So Brian Warner turned out to be not so completely unlikable after all. This might have been due to his making an occasional reference to the fact that he is something of a reader himself, can't hate on someone who reads. I always have sort of liked him, by the way, I am an MM fan.
It really only took me two days to read--usually I devour biographies really fast, faster if they're raging potboilers, like this one was. I think what I was going through my mind with my last journal post was this kind of weird boredom that overtakes me when I read too much stuff like, "I bleeped this girl, then I took massive quantities of this drug..." which there is definitely a lot of in here.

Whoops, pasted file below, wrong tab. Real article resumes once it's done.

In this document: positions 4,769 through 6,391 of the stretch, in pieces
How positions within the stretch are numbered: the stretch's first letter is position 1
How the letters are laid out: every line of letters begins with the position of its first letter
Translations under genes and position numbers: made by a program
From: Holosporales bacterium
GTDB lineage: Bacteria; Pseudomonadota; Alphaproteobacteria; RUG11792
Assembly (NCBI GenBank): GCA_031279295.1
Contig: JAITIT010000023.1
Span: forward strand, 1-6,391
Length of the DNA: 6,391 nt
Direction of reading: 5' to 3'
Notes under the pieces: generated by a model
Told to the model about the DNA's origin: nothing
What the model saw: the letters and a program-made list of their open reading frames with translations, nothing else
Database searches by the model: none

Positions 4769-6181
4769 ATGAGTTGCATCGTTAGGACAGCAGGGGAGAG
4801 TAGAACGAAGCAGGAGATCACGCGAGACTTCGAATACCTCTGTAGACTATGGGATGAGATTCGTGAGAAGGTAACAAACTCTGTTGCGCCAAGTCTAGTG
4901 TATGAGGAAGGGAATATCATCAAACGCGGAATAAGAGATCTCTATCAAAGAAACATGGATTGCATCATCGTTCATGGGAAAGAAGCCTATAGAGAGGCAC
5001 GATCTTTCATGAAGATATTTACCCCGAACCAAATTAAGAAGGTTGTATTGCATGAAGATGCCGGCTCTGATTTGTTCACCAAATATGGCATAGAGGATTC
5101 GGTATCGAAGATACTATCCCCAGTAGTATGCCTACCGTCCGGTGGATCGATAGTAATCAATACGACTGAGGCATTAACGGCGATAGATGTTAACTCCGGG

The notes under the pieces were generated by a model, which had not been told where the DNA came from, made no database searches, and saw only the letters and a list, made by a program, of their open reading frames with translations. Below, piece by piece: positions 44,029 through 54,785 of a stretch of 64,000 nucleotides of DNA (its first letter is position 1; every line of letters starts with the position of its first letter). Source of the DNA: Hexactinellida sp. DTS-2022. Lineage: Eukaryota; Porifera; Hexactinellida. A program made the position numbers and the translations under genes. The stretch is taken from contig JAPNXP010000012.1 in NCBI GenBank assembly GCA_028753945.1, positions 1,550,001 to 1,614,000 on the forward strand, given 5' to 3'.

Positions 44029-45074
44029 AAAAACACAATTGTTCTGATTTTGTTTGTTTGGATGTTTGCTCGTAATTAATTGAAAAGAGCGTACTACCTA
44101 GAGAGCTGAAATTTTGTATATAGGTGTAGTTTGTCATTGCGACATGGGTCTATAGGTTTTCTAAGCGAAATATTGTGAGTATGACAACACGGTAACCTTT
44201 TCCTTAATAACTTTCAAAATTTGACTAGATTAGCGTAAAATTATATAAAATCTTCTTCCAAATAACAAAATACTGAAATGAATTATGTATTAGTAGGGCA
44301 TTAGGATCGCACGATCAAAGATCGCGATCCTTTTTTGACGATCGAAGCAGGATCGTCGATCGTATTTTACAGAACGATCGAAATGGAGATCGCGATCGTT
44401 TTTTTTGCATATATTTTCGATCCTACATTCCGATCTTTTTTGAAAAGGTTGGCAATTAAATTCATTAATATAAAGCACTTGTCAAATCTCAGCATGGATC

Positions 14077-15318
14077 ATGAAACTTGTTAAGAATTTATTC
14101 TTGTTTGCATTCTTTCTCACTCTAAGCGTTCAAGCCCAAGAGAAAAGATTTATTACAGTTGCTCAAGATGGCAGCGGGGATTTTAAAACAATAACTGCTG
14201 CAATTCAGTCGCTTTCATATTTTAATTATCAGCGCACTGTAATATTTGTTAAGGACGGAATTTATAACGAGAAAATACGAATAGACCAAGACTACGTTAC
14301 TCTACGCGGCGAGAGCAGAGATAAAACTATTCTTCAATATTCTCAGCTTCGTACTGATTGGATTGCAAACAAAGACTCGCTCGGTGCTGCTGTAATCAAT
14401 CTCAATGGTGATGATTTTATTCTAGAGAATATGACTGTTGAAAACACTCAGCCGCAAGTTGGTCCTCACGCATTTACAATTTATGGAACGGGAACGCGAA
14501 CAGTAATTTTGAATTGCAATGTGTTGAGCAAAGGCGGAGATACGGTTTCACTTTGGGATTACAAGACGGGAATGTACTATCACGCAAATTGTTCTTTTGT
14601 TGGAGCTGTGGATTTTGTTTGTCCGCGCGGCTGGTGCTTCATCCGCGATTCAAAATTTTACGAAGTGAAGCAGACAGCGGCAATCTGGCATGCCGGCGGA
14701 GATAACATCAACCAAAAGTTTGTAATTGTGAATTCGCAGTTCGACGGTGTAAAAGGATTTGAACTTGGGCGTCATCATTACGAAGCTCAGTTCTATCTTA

There is also a thick ribbon of misogyny running through the book, but that is hardly unexpected, given the subject. You do get the idea that he had something of a sad childhood, where there was really nothing to be happy about, perhaps the exception of his friendship with his cousin, but you really get the feeling that some of us have out there of being really unhappy with modern suburban life.
There is also a sense that he really tried to make something out of that unhappiness, to really lead a more creative and redeeming life than the average rock and roll loser. He seems to have achieved that. Let's hope he doesn't turn out too much like Elvis.